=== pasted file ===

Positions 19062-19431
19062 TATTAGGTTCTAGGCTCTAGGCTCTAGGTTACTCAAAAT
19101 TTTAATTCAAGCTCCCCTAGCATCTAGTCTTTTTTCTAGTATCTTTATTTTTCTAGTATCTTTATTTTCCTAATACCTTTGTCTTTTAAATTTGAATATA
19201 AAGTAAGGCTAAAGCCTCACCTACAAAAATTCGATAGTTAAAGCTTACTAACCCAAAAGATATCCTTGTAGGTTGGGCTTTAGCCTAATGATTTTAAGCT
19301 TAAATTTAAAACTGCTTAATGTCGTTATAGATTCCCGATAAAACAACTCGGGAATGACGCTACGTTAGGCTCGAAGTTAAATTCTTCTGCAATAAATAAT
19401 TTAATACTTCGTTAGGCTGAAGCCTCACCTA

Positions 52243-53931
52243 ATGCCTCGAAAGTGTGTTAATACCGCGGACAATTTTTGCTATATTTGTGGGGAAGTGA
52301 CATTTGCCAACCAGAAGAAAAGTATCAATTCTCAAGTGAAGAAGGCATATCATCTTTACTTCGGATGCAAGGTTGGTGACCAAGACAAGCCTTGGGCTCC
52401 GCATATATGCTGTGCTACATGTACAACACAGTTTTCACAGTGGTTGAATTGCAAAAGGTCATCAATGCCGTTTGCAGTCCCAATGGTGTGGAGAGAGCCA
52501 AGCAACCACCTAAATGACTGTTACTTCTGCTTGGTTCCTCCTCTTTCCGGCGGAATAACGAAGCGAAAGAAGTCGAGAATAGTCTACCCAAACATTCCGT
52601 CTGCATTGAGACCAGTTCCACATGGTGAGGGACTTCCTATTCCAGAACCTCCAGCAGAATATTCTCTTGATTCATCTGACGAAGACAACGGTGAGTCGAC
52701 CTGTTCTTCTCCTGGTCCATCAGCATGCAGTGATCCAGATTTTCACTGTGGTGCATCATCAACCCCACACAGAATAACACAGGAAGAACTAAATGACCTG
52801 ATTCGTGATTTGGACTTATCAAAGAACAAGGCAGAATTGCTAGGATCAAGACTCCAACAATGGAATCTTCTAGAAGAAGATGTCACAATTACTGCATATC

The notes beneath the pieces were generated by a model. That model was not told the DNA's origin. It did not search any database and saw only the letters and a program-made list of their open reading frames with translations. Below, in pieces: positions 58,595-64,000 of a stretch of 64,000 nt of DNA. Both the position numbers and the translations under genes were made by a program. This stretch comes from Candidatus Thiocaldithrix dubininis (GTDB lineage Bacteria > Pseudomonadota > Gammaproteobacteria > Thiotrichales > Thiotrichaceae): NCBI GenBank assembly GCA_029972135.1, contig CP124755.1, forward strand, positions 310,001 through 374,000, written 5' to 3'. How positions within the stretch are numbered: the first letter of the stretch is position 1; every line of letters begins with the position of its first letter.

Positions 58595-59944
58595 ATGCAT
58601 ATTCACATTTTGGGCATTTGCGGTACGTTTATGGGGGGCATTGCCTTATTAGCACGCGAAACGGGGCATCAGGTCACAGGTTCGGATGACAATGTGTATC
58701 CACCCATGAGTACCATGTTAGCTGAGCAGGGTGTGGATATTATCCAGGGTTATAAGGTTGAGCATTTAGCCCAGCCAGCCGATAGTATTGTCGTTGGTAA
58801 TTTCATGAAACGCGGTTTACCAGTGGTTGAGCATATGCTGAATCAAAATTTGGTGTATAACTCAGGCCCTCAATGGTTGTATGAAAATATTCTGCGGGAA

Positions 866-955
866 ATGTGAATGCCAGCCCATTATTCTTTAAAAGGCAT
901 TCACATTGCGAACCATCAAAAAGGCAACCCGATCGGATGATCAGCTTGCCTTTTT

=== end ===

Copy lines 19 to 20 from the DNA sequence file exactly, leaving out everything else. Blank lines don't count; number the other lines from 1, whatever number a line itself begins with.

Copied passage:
58701 CACCCATGAGTACCATGTTAGCTGAGCAGGGTGTGGATATTATCCAGGGTTATAAGGTTGAGCATTTAGCCCAGCCAGCCGATAGTATTGTCGTTGGTAA
58801 TTTCATGAAACGCGGTTTACCAGTGGTTGAGCATATGCTGAATCAAAATTTGGTGTATAACTCAGGCCCTCAATGGTTGTATGAAAATATTCTGCGGGAA